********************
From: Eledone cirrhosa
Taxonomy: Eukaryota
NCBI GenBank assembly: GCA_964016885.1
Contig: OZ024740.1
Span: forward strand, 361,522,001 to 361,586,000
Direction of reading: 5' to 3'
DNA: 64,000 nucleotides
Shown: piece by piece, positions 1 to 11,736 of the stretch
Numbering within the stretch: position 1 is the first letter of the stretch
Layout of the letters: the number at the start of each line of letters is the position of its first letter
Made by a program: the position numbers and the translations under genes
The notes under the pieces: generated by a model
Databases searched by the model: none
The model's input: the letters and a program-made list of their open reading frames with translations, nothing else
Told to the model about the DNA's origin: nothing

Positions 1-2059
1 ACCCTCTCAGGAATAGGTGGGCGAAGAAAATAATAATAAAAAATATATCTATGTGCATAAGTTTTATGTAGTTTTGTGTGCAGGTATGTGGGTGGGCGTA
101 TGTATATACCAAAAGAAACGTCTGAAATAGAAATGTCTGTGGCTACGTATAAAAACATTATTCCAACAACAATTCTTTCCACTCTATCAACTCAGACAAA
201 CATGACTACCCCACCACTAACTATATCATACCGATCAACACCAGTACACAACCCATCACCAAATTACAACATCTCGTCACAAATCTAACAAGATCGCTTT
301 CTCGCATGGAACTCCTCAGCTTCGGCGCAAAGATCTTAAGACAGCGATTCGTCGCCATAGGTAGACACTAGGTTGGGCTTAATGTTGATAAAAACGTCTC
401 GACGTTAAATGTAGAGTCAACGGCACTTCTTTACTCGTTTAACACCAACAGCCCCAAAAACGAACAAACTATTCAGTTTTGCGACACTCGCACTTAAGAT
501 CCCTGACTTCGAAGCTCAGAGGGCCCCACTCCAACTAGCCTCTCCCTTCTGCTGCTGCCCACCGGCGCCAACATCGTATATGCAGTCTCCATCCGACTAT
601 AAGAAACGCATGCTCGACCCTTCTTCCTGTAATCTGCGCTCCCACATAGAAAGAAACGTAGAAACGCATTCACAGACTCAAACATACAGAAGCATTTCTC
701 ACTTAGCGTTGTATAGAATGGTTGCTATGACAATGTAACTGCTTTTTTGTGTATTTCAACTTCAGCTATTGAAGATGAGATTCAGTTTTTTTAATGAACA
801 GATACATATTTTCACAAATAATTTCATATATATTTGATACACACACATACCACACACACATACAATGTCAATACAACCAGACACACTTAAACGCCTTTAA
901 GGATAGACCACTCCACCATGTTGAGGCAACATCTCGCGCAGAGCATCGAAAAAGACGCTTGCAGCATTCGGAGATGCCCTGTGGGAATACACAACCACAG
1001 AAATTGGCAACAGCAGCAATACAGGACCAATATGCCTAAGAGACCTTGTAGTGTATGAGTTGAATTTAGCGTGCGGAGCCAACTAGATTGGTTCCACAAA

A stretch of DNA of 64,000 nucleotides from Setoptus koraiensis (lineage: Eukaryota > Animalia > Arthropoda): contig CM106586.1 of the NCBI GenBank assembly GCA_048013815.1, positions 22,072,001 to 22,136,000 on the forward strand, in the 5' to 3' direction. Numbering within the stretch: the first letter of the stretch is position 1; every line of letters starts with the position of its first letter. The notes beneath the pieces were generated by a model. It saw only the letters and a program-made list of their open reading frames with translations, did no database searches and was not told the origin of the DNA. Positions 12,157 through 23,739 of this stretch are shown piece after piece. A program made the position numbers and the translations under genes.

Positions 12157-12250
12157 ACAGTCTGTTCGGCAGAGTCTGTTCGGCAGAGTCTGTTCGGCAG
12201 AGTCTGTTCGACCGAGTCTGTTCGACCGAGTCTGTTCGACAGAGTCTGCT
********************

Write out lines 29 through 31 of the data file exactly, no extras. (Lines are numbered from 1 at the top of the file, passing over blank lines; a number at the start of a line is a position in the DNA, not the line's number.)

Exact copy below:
Positions 12157-12250
12157 ACAGTCTGTTCGGCAGAGTCTGTTCGGCAGAGTCTGTTCGGCAG
12201 AGTCTGTTCGACCGAGTCTGTTCGACCGAGTCTGTTCGACAGAGTCTGCT